A railroad conductor, in the dis-
charge of no duty connected with
his employment, riding on a pass
upon another train than his own,
from the point of destination of his
train to his place of residence, with
the consent, permission and knowl.
edge of the conductor of the other
train, is not a fellow servant of such
conductor; and the negligence of the
latter will not defeat a recovery by
the former for injuries caused by
the negligence of the conductor in
control of such train. Bycraft
Railway Co.


A party who voluntarily, with-
out fraud or mistake, gives a bond
required as a condition to a new
trial, granted in furtherance of jus-
tice and to which applicant was not
legally entitled, and who receives the
benefit of a new trial, is estopped
from denying liability under the

T'he granting of a new trial, un-
der circumstances stated, where no
legal right thereto existed in favor
of the applicant, constitutes a suff-
cient consideration for the bond re-

It is not the duty of the court in
all cases to either absolutely grant
or overrule the motion for a new
trial. Cases frequently arise where
the motion for a new trial is address-
ed to the discretion of the court and
in such cases, if a new trial is grant-
ed, it may be granted upon condition.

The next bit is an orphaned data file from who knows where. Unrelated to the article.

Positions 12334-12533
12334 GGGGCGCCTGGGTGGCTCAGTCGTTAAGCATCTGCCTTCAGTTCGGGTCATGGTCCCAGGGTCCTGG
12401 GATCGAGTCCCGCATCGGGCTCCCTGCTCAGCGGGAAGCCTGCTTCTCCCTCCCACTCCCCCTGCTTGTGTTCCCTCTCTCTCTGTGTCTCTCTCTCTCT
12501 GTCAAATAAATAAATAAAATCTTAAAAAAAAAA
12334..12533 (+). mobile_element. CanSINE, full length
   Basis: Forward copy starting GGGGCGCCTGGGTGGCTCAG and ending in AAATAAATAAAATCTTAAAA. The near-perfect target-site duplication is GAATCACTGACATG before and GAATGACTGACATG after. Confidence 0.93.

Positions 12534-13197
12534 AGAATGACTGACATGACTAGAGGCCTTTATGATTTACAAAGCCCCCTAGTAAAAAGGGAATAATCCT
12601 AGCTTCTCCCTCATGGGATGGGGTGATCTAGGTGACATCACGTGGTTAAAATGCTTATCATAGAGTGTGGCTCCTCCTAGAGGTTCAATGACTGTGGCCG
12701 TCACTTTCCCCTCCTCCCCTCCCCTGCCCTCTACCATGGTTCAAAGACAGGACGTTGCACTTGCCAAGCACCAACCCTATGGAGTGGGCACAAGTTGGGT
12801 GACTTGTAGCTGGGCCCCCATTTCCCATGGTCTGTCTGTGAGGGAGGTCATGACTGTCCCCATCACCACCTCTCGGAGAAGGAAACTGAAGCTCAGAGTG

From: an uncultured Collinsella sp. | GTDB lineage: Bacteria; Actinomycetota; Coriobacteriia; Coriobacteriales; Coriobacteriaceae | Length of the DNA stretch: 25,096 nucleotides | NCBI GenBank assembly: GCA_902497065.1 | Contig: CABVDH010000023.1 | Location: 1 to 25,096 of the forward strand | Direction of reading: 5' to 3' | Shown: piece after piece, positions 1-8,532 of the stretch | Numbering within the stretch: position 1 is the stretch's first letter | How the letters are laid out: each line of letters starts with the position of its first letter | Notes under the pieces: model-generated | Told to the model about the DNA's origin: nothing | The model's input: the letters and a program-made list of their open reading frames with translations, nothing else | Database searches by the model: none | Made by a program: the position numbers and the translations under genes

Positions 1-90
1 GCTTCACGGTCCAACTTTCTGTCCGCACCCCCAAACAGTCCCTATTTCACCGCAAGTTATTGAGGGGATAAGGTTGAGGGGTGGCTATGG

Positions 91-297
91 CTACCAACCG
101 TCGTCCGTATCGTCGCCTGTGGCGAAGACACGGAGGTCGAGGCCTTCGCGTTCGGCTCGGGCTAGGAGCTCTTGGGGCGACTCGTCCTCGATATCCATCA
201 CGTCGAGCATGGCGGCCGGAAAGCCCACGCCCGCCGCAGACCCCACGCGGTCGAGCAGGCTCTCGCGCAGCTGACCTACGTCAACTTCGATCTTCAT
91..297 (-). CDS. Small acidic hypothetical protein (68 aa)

Where the applicant for a new
trial, through the inadvertence
misapprehension of his attorney,
failed to offer material evidence up-
on the first trial and voluntarily,
without fraud or mistake, gives a
bond to pay any judgment rendered
against him in a new trial, which is
granted upon the giving of the bond,
not because applicant was entitled
thereto, but solely in furtherance of
justice, such bond, unless prohibited
by statute, constitutes a valid com-
mon law obligation.

Juror listening to the conversa-
tion of an interested party addressed
to some third person, which may
have been prejudicial to a party to
the case, sufficient cause to warrant
the court in granting a new trial,
even though it is not shown, as a
matter of fact, to have influenced the
verdict. Briggs v. Rowley. 177

A petition for a new trial filed
under sec. 5309, Rev. Stat., must set
out the issues upon the former trial
and the evidence given thereon, to-
gether with the newly discovered
evidence; setting forth merely the
rewly discovered evidenc is not suf-

If the character of newly discov.
ered evidence merely tends to im-
peach that of a witness upon a for.
mer trial, it is not newly discovered
evidence within the meaning of the
term, as used in sec. 5309, Rev. Stat.,
and will not avail as a ground for a
new trial.




An error in overruling a motion
for a new trial, which the court de-
clines to grant unless applicant will
give bond, is waived by subsequently
giving the bond and obtaining the
new trial. American Exchange Bank
v. Brenzinger.


New Trial -- Offices and Officers.

An affidavit in support of a mo-
tion for a new trial on the ground
that certain jurors were disqual-
ified, must show that neither the
party making the affidavit nor his
counsel knew of the disqualification
complained of. Thus, an affidavit
hy the party complaining and one of
his attorneys, where three were em-
ployed in his behalf on the trial, is
not sufficient. Clerke V. Tribune





The rule with regard to all nui-
sances is, that the injury occasion-
ed thereby must be real and sub-
stantial, and such as impairs the or-
dinary enjoyment, physically, of the
property within its sphere. Thus,